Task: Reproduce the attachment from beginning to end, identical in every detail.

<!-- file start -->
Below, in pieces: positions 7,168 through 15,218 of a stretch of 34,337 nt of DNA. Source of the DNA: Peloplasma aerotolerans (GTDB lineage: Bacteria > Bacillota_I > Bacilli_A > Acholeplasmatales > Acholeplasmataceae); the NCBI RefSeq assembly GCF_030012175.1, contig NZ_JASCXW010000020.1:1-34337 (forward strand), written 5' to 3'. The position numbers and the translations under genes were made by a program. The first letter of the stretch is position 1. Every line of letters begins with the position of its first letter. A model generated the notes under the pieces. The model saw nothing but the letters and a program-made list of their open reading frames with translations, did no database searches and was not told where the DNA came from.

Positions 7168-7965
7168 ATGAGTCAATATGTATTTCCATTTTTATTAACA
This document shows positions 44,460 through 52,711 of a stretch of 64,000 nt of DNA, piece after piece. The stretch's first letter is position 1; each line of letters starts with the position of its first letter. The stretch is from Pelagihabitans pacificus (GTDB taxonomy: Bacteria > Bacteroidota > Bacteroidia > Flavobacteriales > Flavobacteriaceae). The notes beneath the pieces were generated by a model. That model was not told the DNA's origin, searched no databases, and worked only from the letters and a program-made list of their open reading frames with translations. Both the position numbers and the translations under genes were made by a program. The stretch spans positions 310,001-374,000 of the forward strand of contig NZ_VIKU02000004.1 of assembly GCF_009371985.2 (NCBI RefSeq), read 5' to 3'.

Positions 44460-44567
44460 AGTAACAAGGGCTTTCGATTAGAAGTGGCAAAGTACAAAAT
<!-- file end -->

Below, in pieces: positions 7,168 through 15,218 of a stretch of 34,337 nt of DNA. Source of the DNA: Peloplasma aerotolerans (GTDB lineage: Bacteria > Bacillota_I > Bacilli_A > Acholeplasmatales > Acholeplasmataceae); the NCBI RefSeq assembly GCF_030012175.1, contig NZ_JASCXW010000020.1:1-34337 (forward strand), written 5' to 3'. The position numbers and the translations under genes were made by a program. The first letter of the stretch is position 1. Every line of letters begins with the position of its first letter. A model generated the notes under the pieces. The model saw nothing but the letters and a program-made list of their open reading frames with translations, did no database searches and was not told where the DNA came from.

Positions 7168-7965
7168 ATGAGTCAATATGTATTTCCATTTTTATTAACA
This document shows positions 44,460 through 52,711 of a stretch of 64,000 nt of DNA, piece after piece. The stretch's first letter is position 1; each line of letters starts with the position of its first letter. The stretch is from Pelagihabitans pacificus (GTDB taxonomy: Bacteria > Bacteroidota > Bacteroidia > Flavobacteriales > Flavobacteriaceae). The notes beneath the pieces were generated by a model. That model was not told the DNA's origin, searched no databases, and worked only from the letters and a program-made list of their open reading frames with translations. Both the position numbers and the translations under genes were made by a program. The stretch spans positions 310,001-374,000 of the forward strand of contig NZ_VIKU02000004.1 of assembly GCF_009371985.2 (NCBI RefSeq), read 5' to 3'.

Positions 44460-44567
44460 AGTAACAAGGGCTTTCGATTAGAAGTGGCAAAGTACAAAAT